Thursday, September 29, 2011

A Safety Tip on House Address Numbers

We learned the following safety tip about house numbers, which came from a neighborhood watch seminar, by way of one of our local listservs. (We have condensed this safety advice from a three different messages.)

For maximum clarity and speed of reading by ambulance, fire or rescue workers, make sure your house is marked in a spot that is clearly visible from the street, with large, high-contrast, and preferably illuminated numbers, at least six inches high.

If you currently have house numbers on a brass plaque or if you have brass numbers on pole painted in a non-contrasting shade of paint, your house may be hard for EMTs to spot easily. In a medical emergency, these seconds may count. While you may want to keep your decorative numbers, for safety's sake add another more visible set.

One thing that is not recommended is having numbers painted on the curb in front of your house. Rescue workers are trained to look at the house first; in the event that a car is parked at the curb, those painted numbers will be completely invisible. On the other hand, if there is a set of steps going up to your front door, consider painting the house numbers in bright, reflective paint on the riser of the step most visible from the street.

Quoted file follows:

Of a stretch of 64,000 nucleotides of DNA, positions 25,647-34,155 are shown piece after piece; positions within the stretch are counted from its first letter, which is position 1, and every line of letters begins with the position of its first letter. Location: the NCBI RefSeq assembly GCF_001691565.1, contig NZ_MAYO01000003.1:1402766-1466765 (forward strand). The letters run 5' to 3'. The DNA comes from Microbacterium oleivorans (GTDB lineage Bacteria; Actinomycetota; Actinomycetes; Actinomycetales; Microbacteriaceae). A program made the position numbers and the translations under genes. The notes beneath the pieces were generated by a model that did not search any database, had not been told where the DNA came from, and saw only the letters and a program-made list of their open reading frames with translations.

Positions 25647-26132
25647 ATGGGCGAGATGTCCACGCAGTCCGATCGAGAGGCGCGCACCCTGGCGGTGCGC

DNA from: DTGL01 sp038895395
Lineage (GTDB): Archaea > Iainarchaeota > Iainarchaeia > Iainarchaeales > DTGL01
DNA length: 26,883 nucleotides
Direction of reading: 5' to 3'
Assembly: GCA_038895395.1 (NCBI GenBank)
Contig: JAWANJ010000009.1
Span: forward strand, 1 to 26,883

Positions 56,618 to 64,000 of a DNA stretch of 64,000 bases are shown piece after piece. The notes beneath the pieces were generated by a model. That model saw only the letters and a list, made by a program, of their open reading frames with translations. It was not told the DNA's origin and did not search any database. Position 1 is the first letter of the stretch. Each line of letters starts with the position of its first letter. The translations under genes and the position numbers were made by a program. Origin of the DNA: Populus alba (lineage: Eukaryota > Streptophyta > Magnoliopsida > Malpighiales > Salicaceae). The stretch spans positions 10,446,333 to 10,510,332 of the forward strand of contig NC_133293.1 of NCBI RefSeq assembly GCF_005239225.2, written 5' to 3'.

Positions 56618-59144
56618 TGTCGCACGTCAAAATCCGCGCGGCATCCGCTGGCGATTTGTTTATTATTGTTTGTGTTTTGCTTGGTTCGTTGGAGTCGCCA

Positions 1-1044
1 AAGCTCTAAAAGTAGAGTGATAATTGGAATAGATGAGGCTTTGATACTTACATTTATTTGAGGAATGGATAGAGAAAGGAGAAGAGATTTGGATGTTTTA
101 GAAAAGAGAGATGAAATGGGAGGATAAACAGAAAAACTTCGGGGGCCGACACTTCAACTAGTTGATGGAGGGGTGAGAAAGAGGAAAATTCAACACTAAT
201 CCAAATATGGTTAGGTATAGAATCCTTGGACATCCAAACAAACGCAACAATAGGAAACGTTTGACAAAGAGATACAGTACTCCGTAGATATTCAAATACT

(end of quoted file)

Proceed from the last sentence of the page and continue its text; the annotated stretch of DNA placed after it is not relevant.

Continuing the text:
1 comment:

  1. Most people seem to forget one of the most important reasons why house numbers are generated. In case of an emergency, it's a way for others to contact the people closest to you and inform them about your situation. Making it visible and easy to spot is one way to make your place more protected.